At the Frankfurt Airport recently, I sat down for a coffee. As all tables were occupied, I ended up joining an American returning from Dubai. Well, it turns out, he was coming back from Iraq. He works for some recontruction firm and has seen eight of his colleagues (or was it his employees ?) getting killed in recent past, the last one just a few weeks away. Less than fifteen feet away. Right in front of his eyes. He used to work for army earlier and said the only difference from then to now is that he doesn’t have a gun.
Why is he there ?
I think a nation does not become great by its policies and moves (howsoever controversial they might be). I think a nation becomes great when people are willing to sacrifice their comfort and tap opportunities that are not in line of sight. Take another case. China. I lived in China in 2002 in the beautiful city Shenzhen (you can reach it by ferry, bus, car, taxi or train from Hong Kong). A great testimonial to the amazing grit and determination of Chinese people to get little more than a foothold in world matters by making great strides in their economy and infrastructure. I will not get into political or other issues that often distract conversations such as this, but will only focus on what I saw there. I probably saw more Mercs there than in most European cities that I have been to. I saw practically no underfed or underclothed people, I saw hardly any beggers. In my company, almost everyone I knew was working minimum of 70-75 hours a week since they started working. If they were married, their spouses were doing the same. If they were parents, they were meeting their children only over weekends. Now, that might be objectionable to some. Nevertheless, they were clear on one vision as a nation: if we want to achieve glorious future, we must be willing to sacrifice our comforts today and work for it. To a foreigner, it appears that the policies seem to help people achieve just that.
Cut to India. We are a nation of billion-plus people aspiring (or is it begging) to become a global power. We did not go to Iraq becase we felt it was a wrong war, we did not go to Iraq because we are not sure of our foreign policy. We don’t know how to handle something like Iraq without offending the vote base, for that matter, not just Iraq, but just about anything under sun ! We have no guts to eliminate our own enemies: corrupt politicians, freely meandering gangsters. It took years before Veerapan was eliminated. Perhaps there are several small veerapans roaming in our cities, our neighborhood and making a mockery of our law and order system. The question is not who can stop them, the question is who wants to stop them. We have accepted that bribery is a part of the tax you pay directly to the government servants, rest of it anyway goes to them. We have accepted illiteracy, poverty, dowry, caste system, reservation as part and parcel of life. Where are we headed to ?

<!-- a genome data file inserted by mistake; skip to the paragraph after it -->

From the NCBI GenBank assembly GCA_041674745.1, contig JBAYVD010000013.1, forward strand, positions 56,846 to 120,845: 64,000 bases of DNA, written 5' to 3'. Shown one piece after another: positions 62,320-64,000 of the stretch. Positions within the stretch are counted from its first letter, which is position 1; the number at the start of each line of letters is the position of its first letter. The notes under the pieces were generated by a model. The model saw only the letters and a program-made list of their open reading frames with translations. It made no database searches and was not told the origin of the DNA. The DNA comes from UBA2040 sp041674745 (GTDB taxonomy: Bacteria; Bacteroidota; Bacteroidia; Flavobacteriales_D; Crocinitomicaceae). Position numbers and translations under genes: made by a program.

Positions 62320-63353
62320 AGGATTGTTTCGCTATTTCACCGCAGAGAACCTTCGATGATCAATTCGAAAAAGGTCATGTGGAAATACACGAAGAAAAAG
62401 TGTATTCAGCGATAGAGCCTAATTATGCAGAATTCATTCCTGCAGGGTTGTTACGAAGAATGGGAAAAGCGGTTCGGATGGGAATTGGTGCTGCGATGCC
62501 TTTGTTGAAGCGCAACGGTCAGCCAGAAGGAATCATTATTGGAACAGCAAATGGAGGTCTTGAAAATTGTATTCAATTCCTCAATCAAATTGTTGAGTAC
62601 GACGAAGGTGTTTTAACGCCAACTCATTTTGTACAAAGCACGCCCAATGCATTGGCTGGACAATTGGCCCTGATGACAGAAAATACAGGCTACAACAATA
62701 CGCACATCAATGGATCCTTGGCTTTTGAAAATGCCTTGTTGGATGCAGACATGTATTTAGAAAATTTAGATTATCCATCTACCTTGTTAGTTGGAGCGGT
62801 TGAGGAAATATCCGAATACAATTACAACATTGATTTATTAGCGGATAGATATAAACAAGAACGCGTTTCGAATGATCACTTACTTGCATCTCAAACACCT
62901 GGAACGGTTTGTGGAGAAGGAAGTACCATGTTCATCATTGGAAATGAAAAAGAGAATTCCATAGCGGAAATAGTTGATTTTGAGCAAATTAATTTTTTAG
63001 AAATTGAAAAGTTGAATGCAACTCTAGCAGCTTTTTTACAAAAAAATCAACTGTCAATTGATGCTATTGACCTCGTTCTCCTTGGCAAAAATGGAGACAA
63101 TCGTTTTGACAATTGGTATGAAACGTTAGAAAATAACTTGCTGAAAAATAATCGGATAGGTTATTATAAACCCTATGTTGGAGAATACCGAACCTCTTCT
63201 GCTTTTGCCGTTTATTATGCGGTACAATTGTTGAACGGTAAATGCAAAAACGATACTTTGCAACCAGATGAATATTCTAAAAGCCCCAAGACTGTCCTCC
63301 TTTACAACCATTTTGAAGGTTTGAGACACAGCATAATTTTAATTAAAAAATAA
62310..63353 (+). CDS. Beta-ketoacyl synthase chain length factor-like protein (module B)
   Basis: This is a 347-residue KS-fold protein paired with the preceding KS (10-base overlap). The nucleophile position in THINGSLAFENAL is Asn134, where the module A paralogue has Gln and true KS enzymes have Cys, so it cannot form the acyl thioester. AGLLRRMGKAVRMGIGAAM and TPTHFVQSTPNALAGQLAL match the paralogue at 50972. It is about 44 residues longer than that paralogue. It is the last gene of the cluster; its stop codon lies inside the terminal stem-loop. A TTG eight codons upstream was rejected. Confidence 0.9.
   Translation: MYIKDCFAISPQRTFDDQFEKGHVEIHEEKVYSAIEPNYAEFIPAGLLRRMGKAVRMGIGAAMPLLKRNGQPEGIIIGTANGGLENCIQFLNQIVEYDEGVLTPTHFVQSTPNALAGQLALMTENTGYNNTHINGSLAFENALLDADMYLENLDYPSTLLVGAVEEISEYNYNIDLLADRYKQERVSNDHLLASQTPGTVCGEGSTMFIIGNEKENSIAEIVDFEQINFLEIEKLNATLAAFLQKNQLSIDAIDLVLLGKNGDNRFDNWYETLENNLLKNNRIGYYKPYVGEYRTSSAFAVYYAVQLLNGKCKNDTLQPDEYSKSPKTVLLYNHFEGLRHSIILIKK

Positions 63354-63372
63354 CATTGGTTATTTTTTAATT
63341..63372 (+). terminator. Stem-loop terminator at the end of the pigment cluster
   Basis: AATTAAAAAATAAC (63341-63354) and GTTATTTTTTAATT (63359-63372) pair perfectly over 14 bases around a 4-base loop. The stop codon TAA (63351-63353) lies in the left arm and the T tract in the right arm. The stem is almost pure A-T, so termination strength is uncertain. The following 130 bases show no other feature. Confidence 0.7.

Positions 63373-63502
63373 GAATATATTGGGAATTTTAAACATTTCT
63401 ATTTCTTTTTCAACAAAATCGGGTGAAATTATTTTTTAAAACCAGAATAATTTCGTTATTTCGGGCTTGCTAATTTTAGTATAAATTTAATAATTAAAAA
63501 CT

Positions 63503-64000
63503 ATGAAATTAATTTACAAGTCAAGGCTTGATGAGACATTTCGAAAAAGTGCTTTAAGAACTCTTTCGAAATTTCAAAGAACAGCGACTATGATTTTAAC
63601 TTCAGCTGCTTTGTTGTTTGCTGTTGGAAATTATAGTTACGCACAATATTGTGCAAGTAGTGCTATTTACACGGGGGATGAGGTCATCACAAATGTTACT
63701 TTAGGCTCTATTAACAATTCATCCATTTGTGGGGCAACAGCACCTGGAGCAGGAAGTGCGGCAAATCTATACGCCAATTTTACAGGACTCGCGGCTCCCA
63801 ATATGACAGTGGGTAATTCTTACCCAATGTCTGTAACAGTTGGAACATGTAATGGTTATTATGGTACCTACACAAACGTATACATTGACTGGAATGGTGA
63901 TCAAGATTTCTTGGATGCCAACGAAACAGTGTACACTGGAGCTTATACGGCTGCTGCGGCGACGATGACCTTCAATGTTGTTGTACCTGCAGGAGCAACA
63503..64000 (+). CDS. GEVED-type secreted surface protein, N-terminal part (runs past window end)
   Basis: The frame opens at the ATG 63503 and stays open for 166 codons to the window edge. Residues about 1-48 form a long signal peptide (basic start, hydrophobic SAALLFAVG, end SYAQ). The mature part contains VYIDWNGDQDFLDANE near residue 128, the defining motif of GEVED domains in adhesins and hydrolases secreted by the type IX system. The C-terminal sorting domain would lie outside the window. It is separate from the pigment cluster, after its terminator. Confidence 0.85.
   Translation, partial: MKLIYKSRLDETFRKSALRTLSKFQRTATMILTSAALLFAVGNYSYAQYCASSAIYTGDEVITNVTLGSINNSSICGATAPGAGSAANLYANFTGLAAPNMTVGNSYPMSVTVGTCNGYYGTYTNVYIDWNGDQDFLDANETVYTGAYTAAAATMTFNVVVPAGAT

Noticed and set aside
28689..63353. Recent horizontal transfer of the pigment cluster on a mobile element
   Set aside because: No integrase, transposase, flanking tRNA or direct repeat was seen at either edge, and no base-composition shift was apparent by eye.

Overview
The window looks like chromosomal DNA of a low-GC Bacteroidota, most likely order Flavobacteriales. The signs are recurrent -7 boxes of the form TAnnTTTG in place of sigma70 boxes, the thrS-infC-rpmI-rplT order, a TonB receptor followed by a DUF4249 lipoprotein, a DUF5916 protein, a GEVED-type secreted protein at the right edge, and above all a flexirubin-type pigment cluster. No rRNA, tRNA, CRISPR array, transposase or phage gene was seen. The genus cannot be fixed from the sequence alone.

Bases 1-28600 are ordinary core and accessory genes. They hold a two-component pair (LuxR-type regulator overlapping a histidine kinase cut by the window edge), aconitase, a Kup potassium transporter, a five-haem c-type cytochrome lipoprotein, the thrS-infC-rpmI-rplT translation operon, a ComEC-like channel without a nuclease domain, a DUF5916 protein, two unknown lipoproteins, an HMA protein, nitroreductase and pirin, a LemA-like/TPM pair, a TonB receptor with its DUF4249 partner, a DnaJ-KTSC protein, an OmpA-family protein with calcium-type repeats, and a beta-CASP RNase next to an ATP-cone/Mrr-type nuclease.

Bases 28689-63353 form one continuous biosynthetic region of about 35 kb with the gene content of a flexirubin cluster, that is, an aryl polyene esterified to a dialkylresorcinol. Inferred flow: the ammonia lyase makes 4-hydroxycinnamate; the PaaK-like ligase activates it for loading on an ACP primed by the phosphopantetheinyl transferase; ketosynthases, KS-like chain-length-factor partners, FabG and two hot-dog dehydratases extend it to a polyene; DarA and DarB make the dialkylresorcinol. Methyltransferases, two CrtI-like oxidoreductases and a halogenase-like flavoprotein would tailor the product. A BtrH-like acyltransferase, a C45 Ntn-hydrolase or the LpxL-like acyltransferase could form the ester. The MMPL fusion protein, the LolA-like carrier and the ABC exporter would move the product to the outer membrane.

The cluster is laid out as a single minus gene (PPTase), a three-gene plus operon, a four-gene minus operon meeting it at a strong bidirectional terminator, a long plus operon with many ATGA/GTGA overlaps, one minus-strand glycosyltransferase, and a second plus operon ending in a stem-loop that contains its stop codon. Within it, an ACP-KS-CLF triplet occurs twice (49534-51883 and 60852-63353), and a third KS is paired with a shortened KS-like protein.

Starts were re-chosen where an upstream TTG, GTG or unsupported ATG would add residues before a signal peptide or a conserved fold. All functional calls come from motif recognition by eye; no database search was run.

Oh yes, there is a ray of hope. One of the taxi drivers I met in San Jose was from Gujarat. His 12 year old daughter and 9 year old son were back home. He wanted to gift them his three-year old HP laptop on his next trip home. He is surely burning himself bigtime to achieve for his family what seven more generations might not achieve if he drove taxi in Gujrat. I am sure there are millions of such Gujratis, Keralites, Punjabis, Biharis and a whole lot Indians in practically every nook and corner of this tiny planet. Their money sent home is helping their families realize their dreams faster than people who are supposed to benefit from ‘reservation’ policy. What has government done to help these millions of people. Many of them perhaps landed as illegal migrants or sold their ancestral house to buy ticket on the boat that landed them in more greener pastures. How about changing the policy from ‘reservation’ to arm people with skills and export them around the world. How about creating Amdamans like another Hong Kong, or another Singapore.
I think we owe it to our nation and fellow citizens to help create awareness in minds of people that helps them realize their goals. I am a strong believer in ‘thought leadership’ and believe if we must invest financial resources to help uplift our downtrodden, it must be to give them the confidence that they are winners in life. It must be not to give them bread or butter or a roof above their heads but to light a spark in their minds. A spark that vetoes their failure in life, that short-circuits the part of brain that stops them to succeed. Investment in awakening human capital. That’s it.